Cary native helps youths escape rampage
Cary native Steven Ostergaard doesn't consider himself a hero. Many others might, however.
Ostergaard, 27, who now lives in Lake Bluff, was chaperoning a group of 11 14- to 21-year-olds to the midnight showing at the Aurora, Colo. movie theater where 12 people were killed and more than 50 others injured.
Ostergaard and the group settled into their seats in Theater 8 and never imagined that in the theater next door a gunman would open fire on moviegoers.
Ostergaard, a special education teacher in Waukegan, is in Colorado for a national conference, “Friends: Association of Young People Who Stutter.”
During a fight scene on the movie screen, Ostergaard said he saw smoke and thought an unruly moviegoer had set off fireworks. A piece of shrapnel struck an 18-year-old boy in his group.
Ostergaard rushed the teen to the lobby to get medical attention but still didn’t realize the magnitude of what was happening around him.
“I thought, man, this is really good special effects,” Ostergaard said in a phone interview from Aurora, Colo. “At first I thought the smoke was special effects, then I heard a banging and thought someone was throwing fireworks.”
Rounds of bullets were being fired, and when the shooter was done, about a dozen people were dead.
Ostergaard and the teen were the first out of Theater 8.
In the lobby, Ostergaard heard gunshots and realized it was time to get his group as far away as possible.
As he ushered the youths to the car, the lobby of the theater began filling with smoke, and he saw bloodied moviegoers running out of the theater doors.
“It was complete pandemonium,” Ostergaard said. “People were crying, people were bloody. Police were in complete defense mode; they had shotguns in hand. I think that really scared the kids.”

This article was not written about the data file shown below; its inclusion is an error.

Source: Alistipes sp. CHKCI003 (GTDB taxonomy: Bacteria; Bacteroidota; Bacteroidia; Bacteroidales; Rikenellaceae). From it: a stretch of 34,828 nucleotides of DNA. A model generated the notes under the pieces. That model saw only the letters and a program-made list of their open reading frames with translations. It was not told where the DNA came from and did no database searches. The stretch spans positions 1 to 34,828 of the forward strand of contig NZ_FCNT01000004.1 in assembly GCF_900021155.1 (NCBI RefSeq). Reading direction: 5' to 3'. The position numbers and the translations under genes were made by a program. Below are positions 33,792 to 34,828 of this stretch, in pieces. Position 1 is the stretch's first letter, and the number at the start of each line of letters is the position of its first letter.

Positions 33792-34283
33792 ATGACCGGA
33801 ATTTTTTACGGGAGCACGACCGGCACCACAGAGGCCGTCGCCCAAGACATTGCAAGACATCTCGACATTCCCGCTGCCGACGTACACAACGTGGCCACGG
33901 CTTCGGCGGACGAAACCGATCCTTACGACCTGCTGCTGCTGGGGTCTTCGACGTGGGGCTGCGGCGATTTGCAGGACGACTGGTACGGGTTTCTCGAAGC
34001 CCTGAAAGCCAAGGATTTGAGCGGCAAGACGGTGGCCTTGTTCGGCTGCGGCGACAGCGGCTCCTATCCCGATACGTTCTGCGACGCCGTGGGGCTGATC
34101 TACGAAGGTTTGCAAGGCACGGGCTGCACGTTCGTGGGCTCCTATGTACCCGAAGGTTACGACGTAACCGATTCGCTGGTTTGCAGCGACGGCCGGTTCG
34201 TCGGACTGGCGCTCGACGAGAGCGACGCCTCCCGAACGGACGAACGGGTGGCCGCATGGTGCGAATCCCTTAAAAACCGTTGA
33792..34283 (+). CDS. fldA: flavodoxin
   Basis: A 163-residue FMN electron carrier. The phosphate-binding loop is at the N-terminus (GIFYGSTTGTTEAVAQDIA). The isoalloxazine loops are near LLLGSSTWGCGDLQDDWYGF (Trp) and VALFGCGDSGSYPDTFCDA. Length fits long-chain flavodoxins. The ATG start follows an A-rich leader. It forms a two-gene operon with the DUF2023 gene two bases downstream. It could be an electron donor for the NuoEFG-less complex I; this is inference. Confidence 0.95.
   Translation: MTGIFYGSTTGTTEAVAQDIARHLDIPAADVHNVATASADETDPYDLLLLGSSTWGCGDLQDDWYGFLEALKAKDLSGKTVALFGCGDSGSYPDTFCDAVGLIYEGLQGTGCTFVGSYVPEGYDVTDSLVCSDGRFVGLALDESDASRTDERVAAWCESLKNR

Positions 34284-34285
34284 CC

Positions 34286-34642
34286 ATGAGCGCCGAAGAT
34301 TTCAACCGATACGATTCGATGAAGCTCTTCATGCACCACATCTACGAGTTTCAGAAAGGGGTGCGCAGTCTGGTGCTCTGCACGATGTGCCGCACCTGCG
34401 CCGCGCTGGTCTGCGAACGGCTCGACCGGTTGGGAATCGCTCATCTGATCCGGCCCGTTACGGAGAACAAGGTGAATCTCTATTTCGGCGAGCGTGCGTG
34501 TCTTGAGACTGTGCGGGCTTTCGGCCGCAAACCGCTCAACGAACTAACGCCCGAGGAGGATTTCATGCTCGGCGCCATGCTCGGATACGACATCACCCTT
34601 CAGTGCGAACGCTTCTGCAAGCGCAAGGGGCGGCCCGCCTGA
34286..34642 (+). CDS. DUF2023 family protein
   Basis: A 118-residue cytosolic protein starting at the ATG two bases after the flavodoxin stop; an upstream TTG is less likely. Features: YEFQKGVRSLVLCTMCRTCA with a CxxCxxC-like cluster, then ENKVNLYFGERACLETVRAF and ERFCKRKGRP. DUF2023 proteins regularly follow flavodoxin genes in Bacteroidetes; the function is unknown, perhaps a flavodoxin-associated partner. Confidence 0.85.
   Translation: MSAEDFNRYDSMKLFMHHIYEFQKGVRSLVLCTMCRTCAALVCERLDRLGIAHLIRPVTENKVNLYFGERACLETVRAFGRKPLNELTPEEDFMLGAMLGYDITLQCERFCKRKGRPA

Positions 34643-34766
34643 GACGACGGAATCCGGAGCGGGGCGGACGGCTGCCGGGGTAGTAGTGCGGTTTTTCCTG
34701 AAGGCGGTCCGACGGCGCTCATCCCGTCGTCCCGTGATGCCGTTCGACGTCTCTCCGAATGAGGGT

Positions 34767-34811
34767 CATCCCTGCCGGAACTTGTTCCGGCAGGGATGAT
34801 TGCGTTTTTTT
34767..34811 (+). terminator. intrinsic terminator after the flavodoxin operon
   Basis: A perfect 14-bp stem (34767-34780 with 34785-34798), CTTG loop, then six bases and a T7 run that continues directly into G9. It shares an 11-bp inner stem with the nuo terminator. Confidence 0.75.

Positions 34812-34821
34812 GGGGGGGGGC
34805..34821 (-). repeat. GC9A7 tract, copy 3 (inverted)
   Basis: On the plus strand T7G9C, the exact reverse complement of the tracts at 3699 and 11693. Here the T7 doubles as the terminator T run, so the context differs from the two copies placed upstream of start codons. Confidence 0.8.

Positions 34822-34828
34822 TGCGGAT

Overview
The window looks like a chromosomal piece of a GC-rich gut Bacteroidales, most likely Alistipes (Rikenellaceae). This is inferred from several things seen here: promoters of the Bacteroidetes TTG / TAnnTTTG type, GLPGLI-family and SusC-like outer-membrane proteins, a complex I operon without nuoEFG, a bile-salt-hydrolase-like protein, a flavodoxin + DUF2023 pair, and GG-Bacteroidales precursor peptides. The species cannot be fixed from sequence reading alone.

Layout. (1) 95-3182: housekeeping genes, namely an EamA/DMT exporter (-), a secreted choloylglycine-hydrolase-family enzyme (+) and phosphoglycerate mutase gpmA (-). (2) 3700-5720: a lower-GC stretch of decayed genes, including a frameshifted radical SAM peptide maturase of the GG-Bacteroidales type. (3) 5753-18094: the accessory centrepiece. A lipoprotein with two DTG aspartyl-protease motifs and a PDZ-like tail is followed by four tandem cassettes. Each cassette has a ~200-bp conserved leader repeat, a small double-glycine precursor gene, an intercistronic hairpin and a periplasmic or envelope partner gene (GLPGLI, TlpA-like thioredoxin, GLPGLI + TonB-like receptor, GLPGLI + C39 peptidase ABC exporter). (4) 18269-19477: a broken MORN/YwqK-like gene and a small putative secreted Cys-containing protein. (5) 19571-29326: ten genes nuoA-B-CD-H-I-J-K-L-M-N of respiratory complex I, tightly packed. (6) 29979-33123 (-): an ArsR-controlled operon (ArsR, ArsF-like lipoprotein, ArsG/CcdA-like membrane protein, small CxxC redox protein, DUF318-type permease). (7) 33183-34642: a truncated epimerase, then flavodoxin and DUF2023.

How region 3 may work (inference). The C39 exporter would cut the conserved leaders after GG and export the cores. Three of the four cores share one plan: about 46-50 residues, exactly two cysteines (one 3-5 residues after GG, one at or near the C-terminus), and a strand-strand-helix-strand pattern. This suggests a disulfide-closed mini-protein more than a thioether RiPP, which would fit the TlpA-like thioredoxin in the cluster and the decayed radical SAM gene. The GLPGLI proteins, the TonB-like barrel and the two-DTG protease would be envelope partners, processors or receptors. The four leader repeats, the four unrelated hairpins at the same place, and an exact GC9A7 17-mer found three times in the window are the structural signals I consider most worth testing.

Ostergaard was unsure of where the shrapnel came from that struck the teen in his group. He couldn’t say whether it was stray bullets in the neighboring movie theater or from what he described as an “explosion” in a nearby stairwell.
The injured teen was recovering at a hospital, where he had surgery to remove the shrapnel from his wrist.
The group returned to their hotel and Ostergaard immediately called each youth’s parents, then watched Twitter for constant updates as the grisly scene unfolded.
“I never really felt scared,” he said. “I was more nervous, and I wanted to make sure my kids were OK. To me, it hasn’t settled in just yet.
“My big thing is, I don’t want to sound like a hero,” he said. “I just had to stay calm for the kids. I couldn’t let them know that inside I was very nervous.”
Ostergaard graduated from Cary-Grove High School in 2003.
If you have any technical difficulties, either with your username and password or with the payment options, please contact us by e-mail at email@example.com